Why are Indigenous Women Missing and being Found Murdered?

Category: Culture
Date added
2019/08/02
Pages:  3
Words:  860
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Did you know that Native American women are the smallest racial minority in the United States? Both Indigenous men and women have been subjected to sexual terror, but sexual violence doesn’t affect Native men and women the same. The crisis of murdered and missing Native women and girls raises questions around why is this still a crisis, who is responsible, and what can we do to prevent it? According to Canadian Journal of Women and Law, “Indigenous women are about 3-3.5 times more likely to be victims of a violent crime than any other women, and the violence they face is often more severe” page 340 ( Bailey and Shayan). When a native woman suffers from abuse, this abuse is based on her identity as a woman and as a Native. Missing and murdered Indigenous women is an issue that is currently affecting these women in the United States and Canada. Indigenous women are targeted for hatred and violent crimes. Digital technologies help interlocking oppressions of racism, sexism, and of course the legacy of colonialism to contribute to their victimization.

While violence towards women affects a broad spectrum of women and girls, Indigenous women and girls are particularly more vulnerable to stalking and intimate partner violence. Technology is culturally coded with forms of discrimination which intensifies these existing inequalities. New evidence found by Canadian Journal of Women and Law discovered, “Digital communications allow these victims to be stalked through technology which means, electronic records, text messaging, web search engines and social media strengthen the ability for the abuser to monitor these women” page 327 (Bailey and Shayan). This complicates how these women experience abuse and how they are able to protect. Canada recently reported that 98 percent of supervised Canadian anti-violence workers record that they had “supported women and girls who have been vulnerable, or intimidated via technology”. Then 72 percent have helped support women and girls whose accounts that have been hacked. This statistic raises concerns about online privacy and confidentiality for the Indigenous girls and women.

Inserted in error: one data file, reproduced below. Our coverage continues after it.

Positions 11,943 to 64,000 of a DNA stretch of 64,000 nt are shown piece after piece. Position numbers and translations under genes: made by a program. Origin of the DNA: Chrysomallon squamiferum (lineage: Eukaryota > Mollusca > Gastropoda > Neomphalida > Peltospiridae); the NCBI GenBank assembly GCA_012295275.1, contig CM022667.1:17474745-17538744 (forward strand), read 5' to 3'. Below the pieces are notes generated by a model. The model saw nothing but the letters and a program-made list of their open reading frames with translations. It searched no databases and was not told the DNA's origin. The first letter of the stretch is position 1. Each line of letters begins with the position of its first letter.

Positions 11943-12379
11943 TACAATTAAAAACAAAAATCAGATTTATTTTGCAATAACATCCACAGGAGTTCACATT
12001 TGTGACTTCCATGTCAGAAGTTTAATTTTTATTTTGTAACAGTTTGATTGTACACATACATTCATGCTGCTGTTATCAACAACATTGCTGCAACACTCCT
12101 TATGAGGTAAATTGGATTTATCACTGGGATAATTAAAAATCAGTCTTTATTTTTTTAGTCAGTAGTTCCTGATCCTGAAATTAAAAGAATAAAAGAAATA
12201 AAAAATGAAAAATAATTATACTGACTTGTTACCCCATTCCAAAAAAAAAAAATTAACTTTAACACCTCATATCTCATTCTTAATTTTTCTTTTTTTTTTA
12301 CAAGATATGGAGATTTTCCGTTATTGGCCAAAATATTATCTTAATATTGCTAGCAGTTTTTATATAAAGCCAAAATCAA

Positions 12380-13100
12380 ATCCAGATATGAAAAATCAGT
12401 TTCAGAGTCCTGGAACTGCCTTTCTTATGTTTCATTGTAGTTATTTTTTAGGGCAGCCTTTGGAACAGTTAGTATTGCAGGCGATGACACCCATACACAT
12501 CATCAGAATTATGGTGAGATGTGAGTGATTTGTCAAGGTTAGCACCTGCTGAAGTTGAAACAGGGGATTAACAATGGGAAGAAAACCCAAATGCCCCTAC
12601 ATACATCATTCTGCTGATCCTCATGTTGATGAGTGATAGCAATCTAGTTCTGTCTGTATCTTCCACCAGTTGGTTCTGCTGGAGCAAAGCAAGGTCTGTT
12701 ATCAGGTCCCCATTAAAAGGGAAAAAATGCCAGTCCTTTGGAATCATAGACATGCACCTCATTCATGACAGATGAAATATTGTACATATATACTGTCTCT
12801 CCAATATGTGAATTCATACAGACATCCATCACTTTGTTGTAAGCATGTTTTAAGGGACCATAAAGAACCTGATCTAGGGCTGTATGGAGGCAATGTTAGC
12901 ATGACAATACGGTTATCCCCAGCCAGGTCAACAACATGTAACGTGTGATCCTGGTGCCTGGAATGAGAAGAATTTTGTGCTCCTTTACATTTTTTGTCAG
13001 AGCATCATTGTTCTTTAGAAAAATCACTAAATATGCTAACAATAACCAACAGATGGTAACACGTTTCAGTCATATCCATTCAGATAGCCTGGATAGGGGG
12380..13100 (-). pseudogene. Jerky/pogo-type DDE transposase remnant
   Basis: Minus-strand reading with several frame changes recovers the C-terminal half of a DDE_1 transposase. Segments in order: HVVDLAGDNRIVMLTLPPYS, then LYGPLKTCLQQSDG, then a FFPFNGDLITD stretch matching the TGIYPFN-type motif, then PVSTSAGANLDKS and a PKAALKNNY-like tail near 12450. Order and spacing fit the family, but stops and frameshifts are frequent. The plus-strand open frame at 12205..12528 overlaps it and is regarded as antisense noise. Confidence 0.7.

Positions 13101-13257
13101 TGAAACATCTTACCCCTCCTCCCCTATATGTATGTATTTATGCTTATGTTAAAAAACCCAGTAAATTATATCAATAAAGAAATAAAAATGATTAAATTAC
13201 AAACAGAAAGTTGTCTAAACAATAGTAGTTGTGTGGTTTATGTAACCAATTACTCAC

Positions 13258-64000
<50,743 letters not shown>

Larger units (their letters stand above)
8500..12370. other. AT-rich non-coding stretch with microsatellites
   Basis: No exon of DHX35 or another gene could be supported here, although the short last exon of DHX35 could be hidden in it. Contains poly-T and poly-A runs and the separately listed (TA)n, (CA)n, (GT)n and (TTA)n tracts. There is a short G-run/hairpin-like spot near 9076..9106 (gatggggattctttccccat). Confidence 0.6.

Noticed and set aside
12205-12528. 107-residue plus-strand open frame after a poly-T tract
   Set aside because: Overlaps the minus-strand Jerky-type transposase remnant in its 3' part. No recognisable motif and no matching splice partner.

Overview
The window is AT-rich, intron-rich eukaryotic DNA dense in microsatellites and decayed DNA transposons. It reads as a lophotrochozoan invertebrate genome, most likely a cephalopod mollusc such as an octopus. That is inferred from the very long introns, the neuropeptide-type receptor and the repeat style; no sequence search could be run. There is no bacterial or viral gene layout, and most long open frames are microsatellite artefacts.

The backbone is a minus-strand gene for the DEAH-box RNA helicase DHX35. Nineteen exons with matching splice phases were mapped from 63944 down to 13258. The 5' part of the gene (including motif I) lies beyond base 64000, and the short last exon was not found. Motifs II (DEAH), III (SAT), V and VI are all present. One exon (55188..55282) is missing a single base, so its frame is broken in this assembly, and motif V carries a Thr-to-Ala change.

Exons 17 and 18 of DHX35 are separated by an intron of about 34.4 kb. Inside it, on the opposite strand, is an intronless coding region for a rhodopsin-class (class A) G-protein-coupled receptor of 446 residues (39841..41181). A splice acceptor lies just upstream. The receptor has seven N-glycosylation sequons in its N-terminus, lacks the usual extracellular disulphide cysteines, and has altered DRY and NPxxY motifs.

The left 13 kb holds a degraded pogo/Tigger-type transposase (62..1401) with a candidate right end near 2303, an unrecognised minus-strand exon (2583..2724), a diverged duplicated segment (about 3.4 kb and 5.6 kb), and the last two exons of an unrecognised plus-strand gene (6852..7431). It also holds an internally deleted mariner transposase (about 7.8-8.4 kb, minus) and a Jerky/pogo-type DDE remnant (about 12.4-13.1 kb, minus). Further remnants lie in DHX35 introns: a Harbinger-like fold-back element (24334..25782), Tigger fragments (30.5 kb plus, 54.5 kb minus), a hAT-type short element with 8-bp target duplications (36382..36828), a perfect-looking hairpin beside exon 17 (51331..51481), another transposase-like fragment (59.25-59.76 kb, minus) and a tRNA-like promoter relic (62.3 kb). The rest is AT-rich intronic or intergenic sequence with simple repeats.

Emerging research demonstrates the role that technology plays in, and how digital communications technologies are used to traffick Indigenous women and girls. The internet and cell phones are being used for human trafficking of young girls and women in numerous ways. One of the more popular ways traffickers use the internet is to recruit these girls, mostly in rural areas, often promising a job in a big city. Traffickers have also used social media platforms like Facebook and Craigslist to “advertise” trafficked youth. Obviously, technology is only one of the factors of Native American girls and women being vulnerable to human trafficking, but it’s definitely the most crucial. Traffickers also track their victims’ recent activities through messages and the history of their phone log. International studies recorded by Canadian Journal of Women and Law demonstrated, “that being young, female, poor, socially or culturally excluded, and undereducated, as well as coming from “dysfunctional” families and having experiences with state institutions such as child welfare system, increase vulnerability to being targeted by traffickers” page 329 (Bailey and Shayan). These are all examples of root causes and the failure of the state to the missing and murdered Indigenous women crisis itself. Or what role, if any, are the internet providers playing or what actions should they be taking to address the crisis of human trafficking. What role is society taking to address this ongoing problem?

The lack of recommending technology measures to improve policing and justice mechanisms has also lead to the unresolved cases of missing and murdered Native women. Decades later and authorities still struggle with taking action. The police use different types of technology to handle investigations. DNA collection programs and social media are the two I am going to focus on. Voluntary DNA collections help aid criminal investigations and may offer closure to hurting families, but it doesn’t address the cause of these violent acts towards Indigenous women and girls. The targeted women provide their DNA and personal information to police teams and unmarked vans. These police officers try to build a bond with the women by offering water, support services, and information about the community. The social media platforms will hopefully draw awareness to unsolved cases and help locate missing women. This could also act as an alert to missing Indigenous women and girls that they are a priority and they are important.

On the 17th of August 2014, Tina Fontaine’s body was pulled out of the Red River in Winnipeg, Manitoba. Ever since her name has become widely known with the crisis of murdered and missing Indigenous women and girls. If she was white would you know who she was? If she was white would this still be a crisis? If I am being honest writing this paper really just ticked me off. The whole time all I could think about was, what is society doing to help prevent murders of women and young girls. As a woman, what am I doing to help? International Women’s day was just the other day to help encourage each other and our voices, but what are we doing for those who don’t have a voice?

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Why are Indigenous Women Missing and Being Found Murdered?. (2019, Aug 02). Retrieved from https://papersowl.com/examples/why-are-indigenous-women-missing-and-being-found-murdered/

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